January 20, 2006 at 7:49 PM #6349
Referring to Rich’s posting re: increse in mortgage and property tax defaults, does anyone know of a way to profit from it ?
I remember reading something about buying property liens but can’t exactly remember the logic behind it.
LewisJanuary 21, 2006 at 9:24 AM #23349
I wonder about this also. I know foreclosures can be a bargain, but with prices so much further to fall, this won’t be a good time to get a foreclosure. Perhaps if you really know what you’re doing, you can still make money on a very good foreclosure despite a declining market.
I’ve requested info from ProFunds Short Real Estate fund, which invests in companies opposite of those held in the Real Estate Index; I wanted to find out what companies they invest in and it’s not in their prospectus, so I’m waiting for them to mail me their annual report.
Of course, if you own a house, you can sell it.
Is there a way to make money on the companies that hold 1st trust deeds? They are offering 12 – 16% APY for investors buying 1st trust deeds, but as their borrowers default, they won’t be able to absorb the losses and they will go under, too. Perhaps some of them are publicly traded and can be shorted. I just read about Residential Capital, Mercury Capital, CA Loan Servicing.
In the meantime, I’m putting the money from the sale of my house into a 4.5% 4month CD. Anything paying a higher rate has a risk of loss of principal, and I didn’t sell my dream house with a magazine worthy kitchen, just to lose it all chasing a higher yield.
Keep us posted, leung_lewis. You are an inquisitive person, and I hope to learn more from you.January 21, 2006 at 5:42 PM #23350
Thanks powayseller. I also looked into shorting REITs and stocks of property developers, home depot etc but decided there are too many other factors such as stock market sentiment, that could cause the correlation to go out of whack. Thanks for mentioning Profund though. I looked into their other stuff before and they usually just use futures on the short side. But the Short RE fund could be different and worth a look.
Let’s keep each other posted and continue to share info.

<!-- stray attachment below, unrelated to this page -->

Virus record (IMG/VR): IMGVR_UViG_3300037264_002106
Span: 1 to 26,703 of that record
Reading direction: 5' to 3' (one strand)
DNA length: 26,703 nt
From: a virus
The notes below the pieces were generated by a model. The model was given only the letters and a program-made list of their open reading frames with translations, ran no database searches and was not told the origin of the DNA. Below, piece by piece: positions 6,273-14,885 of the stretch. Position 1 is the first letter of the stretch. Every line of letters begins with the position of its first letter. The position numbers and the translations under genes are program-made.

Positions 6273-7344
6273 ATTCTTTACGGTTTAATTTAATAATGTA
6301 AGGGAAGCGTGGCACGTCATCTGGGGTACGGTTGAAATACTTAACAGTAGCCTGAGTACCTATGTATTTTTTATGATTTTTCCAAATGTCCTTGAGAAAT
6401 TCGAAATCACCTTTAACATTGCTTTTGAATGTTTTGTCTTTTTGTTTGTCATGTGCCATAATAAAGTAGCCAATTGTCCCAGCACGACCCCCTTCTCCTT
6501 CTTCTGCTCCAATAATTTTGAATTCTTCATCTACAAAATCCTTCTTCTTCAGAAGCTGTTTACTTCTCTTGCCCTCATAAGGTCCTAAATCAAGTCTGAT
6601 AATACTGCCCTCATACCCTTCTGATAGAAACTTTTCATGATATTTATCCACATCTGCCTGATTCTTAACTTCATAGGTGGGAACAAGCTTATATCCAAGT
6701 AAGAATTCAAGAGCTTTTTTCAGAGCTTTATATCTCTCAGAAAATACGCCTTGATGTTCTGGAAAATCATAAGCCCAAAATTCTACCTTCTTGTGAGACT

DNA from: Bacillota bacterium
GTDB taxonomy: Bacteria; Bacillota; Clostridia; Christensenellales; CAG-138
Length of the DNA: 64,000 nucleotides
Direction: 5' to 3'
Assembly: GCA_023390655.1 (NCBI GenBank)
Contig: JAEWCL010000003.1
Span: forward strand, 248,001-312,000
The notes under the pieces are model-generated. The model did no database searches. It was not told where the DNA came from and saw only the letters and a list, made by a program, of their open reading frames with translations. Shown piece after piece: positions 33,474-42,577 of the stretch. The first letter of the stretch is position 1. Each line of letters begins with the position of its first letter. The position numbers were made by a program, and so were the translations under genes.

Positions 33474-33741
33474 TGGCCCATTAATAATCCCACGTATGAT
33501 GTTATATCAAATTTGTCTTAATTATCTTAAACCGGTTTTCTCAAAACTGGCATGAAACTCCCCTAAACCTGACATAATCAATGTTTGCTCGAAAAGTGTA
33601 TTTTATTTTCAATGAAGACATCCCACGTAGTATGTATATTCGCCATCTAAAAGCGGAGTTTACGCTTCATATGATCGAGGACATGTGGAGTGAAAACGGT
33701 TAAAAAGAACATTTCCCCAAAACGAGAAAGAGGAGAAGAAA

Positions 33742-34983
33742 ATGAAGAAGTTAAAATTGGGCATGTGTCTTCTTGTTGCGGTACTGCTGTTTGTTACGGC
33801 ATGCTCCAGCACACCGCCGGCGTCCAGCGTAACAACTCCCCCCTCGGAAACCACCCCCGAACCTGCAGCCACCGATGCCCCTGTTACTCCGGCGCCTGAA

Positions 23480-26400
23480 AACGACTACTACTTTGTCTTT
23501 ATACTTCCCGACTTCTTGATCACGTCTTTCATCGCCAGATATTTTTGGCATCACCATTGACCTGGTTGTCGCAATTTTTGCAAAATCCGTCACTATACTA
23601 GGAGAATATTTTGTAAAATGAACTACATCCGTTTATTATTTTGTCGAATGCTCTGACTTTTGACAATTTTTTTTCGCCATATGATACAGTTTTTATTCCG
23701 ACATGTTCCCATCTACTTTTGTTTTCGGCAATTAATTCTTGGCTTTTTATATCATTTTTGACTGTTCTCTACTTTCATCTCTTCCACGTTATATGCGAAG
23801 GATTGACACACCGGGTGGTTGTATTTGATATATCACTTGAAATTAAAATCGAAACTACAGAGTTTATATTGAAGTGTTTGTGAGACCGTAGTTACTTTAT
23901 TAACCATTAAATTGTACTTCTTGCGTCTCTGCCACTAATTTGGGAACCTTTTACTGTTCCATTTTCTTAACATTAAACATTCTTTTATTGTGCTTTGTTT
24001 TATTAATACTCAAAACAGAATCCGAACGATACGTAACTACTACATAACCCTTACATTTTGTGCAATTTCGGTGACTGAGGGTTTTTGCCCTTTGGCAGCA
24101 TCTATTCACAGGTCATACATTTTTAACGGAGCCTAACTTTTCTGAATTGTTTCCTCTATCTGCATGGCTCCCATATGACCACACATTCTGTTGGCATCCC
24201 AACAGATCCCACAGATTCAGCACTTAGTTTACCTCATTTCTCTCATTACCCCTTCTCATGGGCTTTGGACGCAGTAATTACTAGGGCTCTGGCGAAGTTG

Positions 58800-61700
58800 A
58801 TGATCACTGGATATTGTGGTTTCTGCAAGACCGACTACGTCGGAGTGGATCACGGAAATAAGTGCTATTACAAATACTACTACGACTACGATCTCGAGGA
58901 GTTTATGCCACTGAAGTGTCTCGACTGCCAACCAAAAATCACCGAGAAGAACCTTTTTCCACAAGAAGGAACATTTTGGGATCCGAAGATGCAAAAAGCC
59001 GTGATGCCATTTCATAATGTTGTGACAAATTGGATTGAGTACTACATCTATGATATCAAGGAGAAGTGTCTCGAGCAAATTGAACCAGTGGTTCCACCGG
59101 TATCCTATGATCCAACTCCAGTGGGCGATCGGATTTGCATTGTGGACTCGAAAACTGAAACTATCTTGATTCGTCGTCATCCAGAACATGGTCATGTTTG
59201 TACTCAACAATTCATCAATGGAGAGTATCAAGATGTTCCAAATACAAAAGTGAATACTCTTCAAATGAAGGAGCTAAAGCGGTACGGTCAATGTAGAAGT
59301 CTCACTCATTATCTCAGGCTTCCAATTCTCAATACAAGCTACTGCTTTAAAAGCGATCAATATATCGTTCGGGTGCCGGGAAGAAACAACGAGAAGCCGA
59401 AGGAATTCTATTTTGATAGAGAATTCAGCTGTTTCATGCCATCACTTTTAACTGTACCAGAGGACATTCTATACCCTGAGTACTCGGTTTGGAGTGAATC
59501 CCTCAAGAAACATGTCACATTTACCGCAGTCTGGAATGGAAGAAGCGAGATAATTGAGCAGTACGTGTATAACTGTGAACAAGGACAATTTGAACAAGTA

LewisJanuary 21, 2006 at 6:14 PM #23351
Profund Short Real Estate Fund
Powayseller, as suspected this fund shorts property-related stocks and REITs by shorting the constituents of Dow Jones US Real Estate Index (see http://www.djindexes.com/mdsidx/index.cfm?event=showComponentWeights&rptsymbol=DJUSRE&sitemapid=1). I agree that this is one approach but my issue is I think we both agree that residential property prices in SD (and most of So Cal) is poised for a correction. But what about the rest of the country (I don’t know but I can’t imagine the same case for Iowa) and commercial real estates ? Plus a lot of the REITs included in the index may be mortgage REITs rather than equity REITs and mortgage REITs may have a lower correlation with property prices (actually I don’t know enough about commercial REs and mortgage REITs to say yes or no).
If you check out the index’s performance (http://finance.yahoo.com/q/bc?s=IYR&t=my), you’d notice an interesting fact that from ’01 to ’03 the index went nowhere, and that didn’t correspond to what we know of as the start of the boom of the property market. Fear is therefore if there’s a lagging effect between property prices and property stocks / REIT prices then shorting stocks & REITs at this point may be a little too soon.
I guess my point is the advantage of Profund Short US RE Fund seems to be a good broad-based exposure to the inverse of property prices but there are other factors that need to be taken into consideration and it doesn’t seem “focused” enough for my taste at the moment.
LewisJanuary 21, 2006 at 10:46 PM #23352